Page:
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Niall Murphy & Co, Solicitors

Joyce House, Office Campus, Barrack Square, Ballincollig, Ireland
Lawyer & Law Firm



Niall Murphy & Company Solicitors based in Ballincollig, Cork are a progressive, service orientated law firm that combines the highest practice standards with modern technology.

We provide a comprehensive legal service to individuals and small to medium sized businesses.

Our approach is to give an honest assessment of each case after an initial consultation and then advise on an appropriate course of action.

We provide a range of services within the following fields:

    * Personal Injury
    * Litigation
    * Conveyancing
    * Commercial Law
    * Family Law
    * Probate
    * Employment Law
    * Debt Collection


This just shows how bizarre things are in this country.

Niall Murphy & Co recently successfully concluded a complex and technical arbitration on behalf of our client , a small construction company based in the South East of the country. The matter, following an intensive arbitration process, was resolved in our clients favour at hearing, resulting in a substantial award . "As a small construction company, we were encouraged by our local solicitor to engage with Niall Murphy & Co on a Construction related claim which arose, as our regular legal advisors were not specialists in this area. We found dealing with Gordon very straight forward, and his engagements with us were hallmarked by his personal efficiency, politeness, legal and construction related knowledge and we found him to be both supportive and realistic in his views and advice He had the ability to coach us through a very long drawn out process, encouraged us and put simply believed in our case, in which we were successful. We would have no hesitation in recommending Gordon to others in the construction sector." Directors of a small building business in the South East For any queries in respect of the Arbitration process or construction claims please contact our dispute resolution dept at

Definition of sexual consent to be introduced into existing legislation. Tánaiste Frances Fitzgerald is to seek Cabinet approval on Tuesday to define sexual consent in legislation for the first time. She will bring a memo to this morning’s Cabinet meeting outlining how she intends to address the anomaly in Irish law. The changes proposed will make it clear that a person is incapable of consenting to a sexual act if they are asleep or unconscious, as a result of intoxication or if they are mistaken as to the identity of the other person. The law will also stress that a person cannot consent if they are being unlawfully detained, if they are unable to communicate due to a physical disability or if consent is offered through a third party. A Department of Justice source said the provisions would provide additional clarity for the legal system in sexual offences cases. They would also serve “ as a clear reminder to those who would take advantage of persons who, in particular circumstances, are unable to consent. New law will define consent in rape cases The changes that the Criminal Law (Sexual Offences) Bill will bring, once enacted, will be far-reaching and will bring additional protections to some of the most vulnerable people in our community.” Ms Fitzgerald is to introduce the definition of consent through an amendment to the Criminal Law (Sexual Offences) Bill, which is to be heard in the Dáil next week. Supreme Court ruling The Tánaiste had signalled her intention to clarify the law last year after a ruling by the Supreme Court. Mr Justice Peter Charleton was asked by the Director of Public Prosecutions to clarify the law in cases where a man charged with rape claims the woman agreed to sex. Mr Justice Charleton ruled that consent cannot exist if a woman, for any reason, is not in a condition to give it. Ms Fitzgerald’s proposed legislative change aims to give guidance to the legal system dealing with such cases.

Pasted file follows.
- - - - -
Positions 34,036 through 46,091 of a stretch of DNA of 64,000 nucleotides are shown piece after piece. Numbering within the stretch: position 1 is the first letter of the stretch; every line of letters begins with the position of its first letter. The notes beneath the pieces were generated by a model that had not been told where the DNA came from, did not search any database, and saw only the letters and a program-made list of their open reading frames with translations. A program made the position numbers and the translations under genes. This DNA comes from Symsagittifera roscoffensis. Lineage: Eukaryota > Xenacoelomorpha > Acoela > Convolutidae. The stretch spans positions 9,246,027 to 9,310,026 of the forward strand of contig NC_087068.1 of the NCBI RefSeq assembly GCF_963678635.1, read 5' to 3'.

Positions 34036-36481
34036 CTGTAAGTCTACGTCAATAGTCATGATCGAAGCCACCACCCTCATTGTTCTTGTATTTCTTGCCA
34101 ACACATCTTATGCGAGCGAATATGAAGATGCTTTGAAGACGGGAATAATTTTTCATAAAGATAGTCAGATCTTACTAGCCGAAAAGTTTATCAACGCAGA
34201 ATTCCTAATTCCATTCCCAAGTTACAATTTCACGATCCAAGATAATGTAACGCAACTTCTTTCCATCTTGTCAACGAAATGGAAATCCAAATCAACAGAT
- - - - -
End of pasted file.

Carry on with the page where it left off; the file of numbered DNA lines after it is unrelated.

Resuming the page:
Couple awarded €30,000 for Facebook defamation by neighbour

Reminder of the consequences of defamatory Facebook posts, from Donegal circuit court

New measures are expected to be unveiled today to reform how compensation is paid to people who sustain catastrophic injuries which leave them in need of long-term permanent care. The move follows criticism by the judiciary of the current compensation system. At present, courts can only award lump-sum payments, leaving injured parties at risk of running out of money. Tánaiste Frances Fitzgerald plans to introduce a new system by the end of the year, allowing courts to make index-linked periodic payment orders. The move, contained in the Civil Liability (Amendment) Bill, will require amendments to several different pieces of legislation. "This new legislation will give much needed financial security to those persons who are catastrophically injured," Ms Fitzgerald said. The measures stem from the recommendations of a report by a High Court working group on medical negligence and periodic payments. Under the proposed legislation, payments will not be affected if someone is declared bankrupt. The sums will also be exempt from income tax.